Moving forward! I finally sewed my way from 1840´s all the way to 1870´s a.k.a. the First Bustle Era! I love bustle dresses! It is my all time favorite attire both 1870´s and 1880´s bustle fashions.
This dress is a replica project from a book Making Victorian Costumes for Women by Heather Audin. Again rather than scaling the pattern I drafted it myself. Bodice is flat-lined with cotton fabric and it is boned with 5mm wide spiral steel bones. It is fastened with tiny hooks. Skirt, overskirt and peplum fasten with larger hooks and bars.
Materials used for this dress are:
- 4m lilac taffeta
- 3m beige taffeta
- 2m cotton lining
- 14 self-cover buttons
- 3m of cotton tape to tie up the bustle
- and lots of various trims!
Front and 3/4 view of 1870´s day Dress.
Side and back view of 1870's Day Dress.
As the neckline of this dress is quite low, I had to make a chemisette to fill it in. Chemisette is a clever faux shirt which resembles a bib in front and back and it is tied with tapes on each side. This way a Victorian lady didn´t have to wear another layer of clothing.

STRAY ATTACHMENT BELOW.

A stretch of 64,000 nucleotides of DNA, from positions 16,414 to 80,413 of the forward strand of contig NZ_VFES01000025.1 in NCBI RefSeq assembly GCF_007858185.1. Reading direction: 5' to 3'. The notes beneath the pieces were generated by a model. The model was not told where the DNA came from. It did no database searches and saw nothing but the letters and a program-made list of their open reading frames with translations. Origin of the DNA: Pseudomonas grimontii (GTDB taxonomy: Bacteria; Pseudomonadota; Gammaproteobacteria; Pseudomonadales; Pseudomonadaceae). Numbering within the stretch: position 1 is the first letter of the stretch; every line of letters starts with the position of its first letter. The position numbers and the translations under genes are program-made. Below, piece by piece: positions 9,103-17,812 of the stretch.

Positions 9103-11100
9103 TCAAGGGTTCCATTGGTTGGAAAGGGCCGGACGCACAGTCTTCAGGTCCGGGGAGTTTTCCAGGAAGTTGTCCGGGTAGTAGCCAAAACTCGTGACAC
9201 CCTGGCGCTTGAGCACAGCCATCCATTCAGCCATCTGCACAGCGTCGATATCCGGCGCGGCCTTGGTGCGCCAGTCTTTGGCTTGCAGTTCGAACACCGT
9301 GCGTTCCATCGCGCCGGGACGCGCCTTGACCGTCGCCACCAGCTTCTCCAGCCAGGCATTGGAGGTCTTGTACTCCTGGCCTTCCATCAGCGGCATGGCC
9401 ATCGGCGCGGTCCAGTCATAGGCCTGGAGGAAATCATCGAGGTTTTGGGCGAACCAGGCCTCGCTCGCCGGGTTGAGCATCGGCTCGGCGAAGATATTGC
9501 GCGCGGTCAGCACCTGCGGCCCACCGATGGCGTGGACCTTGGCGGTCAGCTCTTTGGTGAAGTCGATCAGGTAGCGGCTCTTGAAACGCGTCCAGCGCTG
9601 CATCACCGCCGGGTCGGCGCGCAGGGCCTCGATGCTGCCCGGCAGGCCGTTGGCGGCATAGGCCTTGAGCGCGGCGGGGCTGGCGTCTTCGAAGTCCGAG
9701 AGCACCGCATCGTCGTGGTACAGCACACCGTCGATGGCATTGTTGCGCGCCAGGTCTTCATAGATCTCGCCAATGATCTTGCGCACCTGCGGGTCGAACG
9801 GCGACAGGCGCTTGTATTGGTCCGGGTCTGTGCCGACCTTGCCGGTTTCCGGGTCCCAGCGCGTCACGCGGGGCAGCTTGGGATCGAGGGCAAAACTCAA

Chemisette worn underneath the bodice.
Imperial Tournure worn underneath the dress. I still have to make top petticoat to go over the tournure =bustle.
Sleeves in 1870´s were wide and had large heavily embellished cuffs. Inside the sleeve is engageante from my 1840´s dress.
A detail of tassel trim.
Detail of peplum.
Sewing contrasting border onto peplum. I aligned the strip with peplum´s edge and pinned it in place. Then I turned inner edge of the strip under and pinned in place.
Then I slip-stitched the strip onto peplum. I sewed short sides first and then the bottom edge separately.
Peplum and bottom edge prepared for sewing together.
Bottom edge pinned onto peplum and ready to be slip-stitched in place.
This project was largely time consuming and laborious but it was fun to make. It definitely won´t be my last bustle dress. ;)
<3 Want more bustle dresses! <3